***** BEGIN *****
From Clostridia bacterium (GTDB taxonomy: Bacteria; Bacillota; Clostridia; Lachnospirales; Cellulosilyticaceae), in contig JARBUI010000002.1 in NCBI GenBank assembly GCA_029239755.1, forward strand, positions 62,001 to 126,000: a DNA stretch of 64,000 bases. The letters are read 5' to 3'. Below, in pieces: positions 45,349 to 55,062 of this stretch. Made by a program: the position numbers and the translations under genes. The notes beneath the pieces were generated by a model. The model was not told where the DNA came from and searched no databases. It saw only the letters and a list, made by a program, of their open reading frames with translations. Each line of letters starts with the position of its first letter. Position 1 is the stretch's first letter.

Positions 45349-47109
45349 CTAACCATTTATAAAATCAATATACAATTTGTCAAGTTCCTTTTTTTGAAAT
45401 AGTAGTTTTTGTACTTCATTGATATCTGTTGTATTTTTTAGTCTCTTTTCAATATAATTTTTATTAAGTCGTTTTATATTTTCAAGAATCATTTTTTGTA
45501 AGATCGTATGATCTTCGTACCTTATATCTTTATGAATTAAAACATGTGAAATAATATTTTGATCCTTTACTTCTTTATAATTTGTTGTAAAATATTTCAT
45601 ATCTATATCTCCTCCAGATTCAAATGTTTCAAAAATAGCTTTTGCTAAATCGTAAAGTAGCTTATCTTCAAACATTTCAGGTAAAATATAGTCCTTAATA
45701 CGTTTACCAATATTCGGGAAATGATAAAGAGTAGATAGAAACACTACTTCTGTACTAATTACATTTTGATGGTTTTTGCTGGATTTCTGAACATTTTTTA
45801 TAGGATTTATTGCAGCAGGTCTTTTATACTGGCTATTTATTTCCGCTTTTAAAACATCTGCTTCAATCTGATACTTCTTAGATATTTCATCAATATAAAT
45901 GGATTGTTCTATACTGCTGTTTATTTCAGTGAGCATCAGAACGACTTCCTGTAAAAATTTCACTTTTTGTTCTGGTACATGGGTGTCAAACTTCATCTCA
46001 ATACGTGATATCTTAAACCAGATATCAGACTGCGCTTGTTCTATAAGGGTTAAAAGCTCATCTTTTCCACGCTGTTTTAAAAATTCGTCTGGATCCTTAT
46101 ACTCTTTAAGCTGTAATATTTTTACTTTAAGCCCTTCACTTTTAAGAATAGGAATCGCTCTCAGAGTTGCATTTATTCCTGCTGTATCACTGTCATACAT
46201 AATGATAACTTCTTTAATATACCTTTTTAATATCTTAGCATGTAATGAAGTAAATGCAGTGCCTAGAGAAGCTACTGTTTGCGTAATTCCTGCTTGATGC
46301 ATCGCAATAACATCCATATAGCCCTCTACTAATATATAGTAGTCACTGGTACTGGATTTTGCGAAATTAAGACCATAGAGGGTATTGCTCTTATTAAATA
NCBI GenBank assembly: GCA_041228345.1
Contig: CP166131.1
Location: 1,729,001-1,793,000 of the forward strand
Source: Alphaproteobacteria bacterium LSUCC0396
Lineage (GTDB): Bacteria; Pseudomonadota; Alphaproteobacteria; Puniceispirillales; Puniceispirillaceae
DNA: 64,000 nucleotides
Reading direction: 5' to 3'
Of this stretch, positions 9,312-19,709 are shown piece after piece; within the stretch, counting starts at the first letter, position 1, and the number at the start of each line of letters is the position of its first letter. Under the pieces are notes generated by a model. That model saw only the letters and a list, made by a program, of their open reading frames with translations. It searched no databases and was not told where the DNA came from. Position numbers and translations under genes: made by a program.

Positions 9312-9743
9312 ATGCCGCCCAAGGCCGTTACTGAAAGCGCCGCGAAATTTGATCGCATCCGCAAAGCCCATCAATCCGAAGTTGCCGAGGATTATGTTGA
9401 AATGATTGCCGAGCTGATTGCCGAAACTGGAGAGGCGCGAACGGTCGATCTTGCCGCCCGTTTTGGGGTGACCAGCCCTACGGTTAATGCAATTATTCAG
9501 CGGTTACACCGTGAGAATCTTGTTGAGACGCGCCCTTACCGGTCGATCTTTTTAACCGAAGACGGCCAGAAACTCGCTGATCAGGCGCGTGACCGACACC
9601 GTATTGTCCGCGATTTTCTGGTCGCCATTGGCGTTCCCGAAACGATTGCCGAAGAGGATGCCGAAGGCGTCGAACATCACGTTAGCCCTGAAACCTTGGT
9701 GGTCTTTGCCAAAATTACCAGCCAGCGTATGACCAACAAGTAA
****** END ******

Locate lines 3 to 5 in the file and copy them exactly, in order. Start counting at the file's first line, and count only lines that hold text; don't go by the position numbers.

45349 CTAACCATTTATAAAATCAATATACAATTTGTCAAGTTCCTTTTTTTGAAAT
45401 AGTAGTTTTTGTACTTCATTGATATCTGTTGTATTTTTTAGTCTCTTTTCAATATAATTTTTATTAAGTCGTTTTATATTTTCAAGAATCATTTTTTGTA
45501 AGATCGTATGATCTTCGTACCTTATATCTTTATGAATTAAAACATGTGAAATAATATTTTGATCCTTTACTTCTTTATAATTTGTTGTAAAATATTTCAT